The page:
>>> address might be off, but may come on again before the lease
    >>> expires. If it just pinged and gave out the address, then when the
    >>> PC came on line there would be an IP address conflict.

    >>
    >>
    >> Why is that? If PC1 was hosting at x.x.x.1 and PC2 was on and got
    >> assigned x.x.x.2 and PC3 was x.x.x.3 and then pc2 and pc3 were
    >> turned off and pc 3 was turned on pc1 would ping x.x.x.2 to find it
    >> doesn't exist and allocate x.x.x.2 to pc3. When pc2 gets turned on
    >> pc1 would ping x.x.x.2 to get a reply so ping x.x.x.3 to get no
    >> reply so pc2 would become x.x.x.3.
    >>
    >> Seems logical.
    >> The only thing holding up this theroy is leases. But if there were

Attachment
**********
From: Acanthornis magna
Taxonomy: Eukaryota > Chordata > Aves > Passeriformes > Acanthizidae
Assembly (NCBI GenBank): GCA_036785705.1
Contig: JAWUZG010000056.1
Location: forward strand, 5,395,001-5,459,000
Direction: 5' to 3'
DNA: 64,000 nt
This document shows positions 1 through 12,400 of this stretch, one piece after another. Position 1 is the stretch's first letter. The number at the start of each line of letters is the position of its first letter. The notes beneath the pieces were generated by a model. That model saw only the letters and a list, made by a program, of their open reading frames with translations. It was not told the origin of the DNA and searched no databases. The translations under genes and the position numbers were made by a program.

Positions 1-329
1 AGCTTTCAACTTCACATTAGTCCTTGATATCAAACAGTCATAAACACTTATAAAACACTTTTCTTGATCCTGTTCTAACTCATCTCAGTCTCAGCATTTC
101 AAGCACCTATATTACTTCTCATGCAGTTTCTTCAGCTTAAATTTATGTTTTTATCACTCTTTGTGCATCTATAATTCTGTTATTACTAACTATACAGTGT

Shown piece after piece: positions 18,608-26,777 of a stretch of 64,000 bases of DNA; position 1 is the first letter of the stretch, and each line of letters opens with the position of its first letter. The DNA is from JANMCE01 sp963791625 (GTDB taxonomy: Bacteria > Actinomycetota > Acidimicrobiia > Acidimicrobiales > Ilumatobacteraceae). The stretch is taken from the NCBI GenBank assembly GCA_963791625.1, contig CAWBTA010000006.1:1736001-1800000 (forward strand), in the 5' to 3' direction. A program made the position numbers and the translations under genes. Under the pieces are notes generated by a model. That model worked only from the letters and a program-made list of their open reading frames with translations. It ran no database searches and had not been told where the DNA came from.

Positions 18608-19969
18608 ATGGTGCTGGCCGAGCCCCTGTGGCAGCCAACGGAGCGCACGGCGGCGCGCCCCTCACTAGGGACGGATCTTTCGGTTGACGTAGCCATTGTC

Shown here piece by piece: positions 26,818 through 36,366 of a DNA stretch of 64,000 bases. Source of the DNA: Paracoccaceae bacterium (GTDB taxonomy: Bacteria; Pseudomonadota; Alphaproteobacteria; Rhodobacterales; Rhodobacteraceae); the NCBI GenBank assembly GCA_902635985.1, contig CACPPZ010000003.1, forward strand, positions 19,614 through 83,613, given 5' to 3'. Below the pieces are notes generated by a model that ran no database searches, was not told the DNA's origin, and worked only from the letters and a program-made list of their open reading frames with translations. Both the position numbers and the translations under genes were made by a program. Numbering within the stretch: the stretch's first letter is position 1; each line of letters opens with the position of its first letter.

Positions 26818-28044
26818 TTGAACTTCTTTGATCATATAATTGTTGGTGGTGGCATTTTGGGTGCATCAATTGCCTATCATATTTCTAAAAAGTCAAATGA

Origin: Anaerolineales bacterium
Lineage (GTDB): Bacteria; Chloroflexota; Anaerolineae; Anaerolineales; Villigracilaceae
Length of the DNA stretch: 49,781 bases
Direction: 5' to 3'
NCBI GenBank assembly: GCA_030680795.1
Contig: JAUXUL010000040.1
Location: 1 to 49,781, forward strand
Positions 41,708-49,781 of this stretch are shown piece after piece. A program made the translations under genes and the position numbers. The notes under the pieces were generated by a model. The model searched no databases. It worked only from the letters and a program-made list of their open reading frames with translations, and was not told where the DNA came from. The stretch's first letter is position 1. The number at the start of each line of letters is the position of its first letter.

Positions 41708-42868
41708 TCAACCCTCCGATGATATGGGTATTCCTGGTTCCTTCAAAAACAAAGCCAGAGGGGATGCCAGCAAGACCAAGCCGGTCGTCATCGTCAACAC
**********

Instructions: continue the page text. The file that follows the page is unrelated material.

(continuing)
>> no leases it would work fine.
    >>

    > Well, yes, but the reason for leases is to cut down on all this
    > pinging! Actually you've missed a step or three. When the machine
    > starts up it either has a leased address or it doesn't. If it doesn't
    > have a leased address, it doesn't know *anything* about the network,
    > ie where the DHCP server is. So it broadcasts "Anyone give me an
    > address"? The DHCP servers on the network respond "How about this
    > one?" The client then broadcasts "OK, I'll take the one from server
    > X". Server X says "Gotcha" and registers the lease. All other DHCP
    > servers give up. The client receives the ACK from server X and starts
    > using the DHCP info. If the lease is for a reasonable length of time
    > (eg 2 days) the the client doesn't need to check for an address when
    > it comes up, as it already has the lease information. Actually it will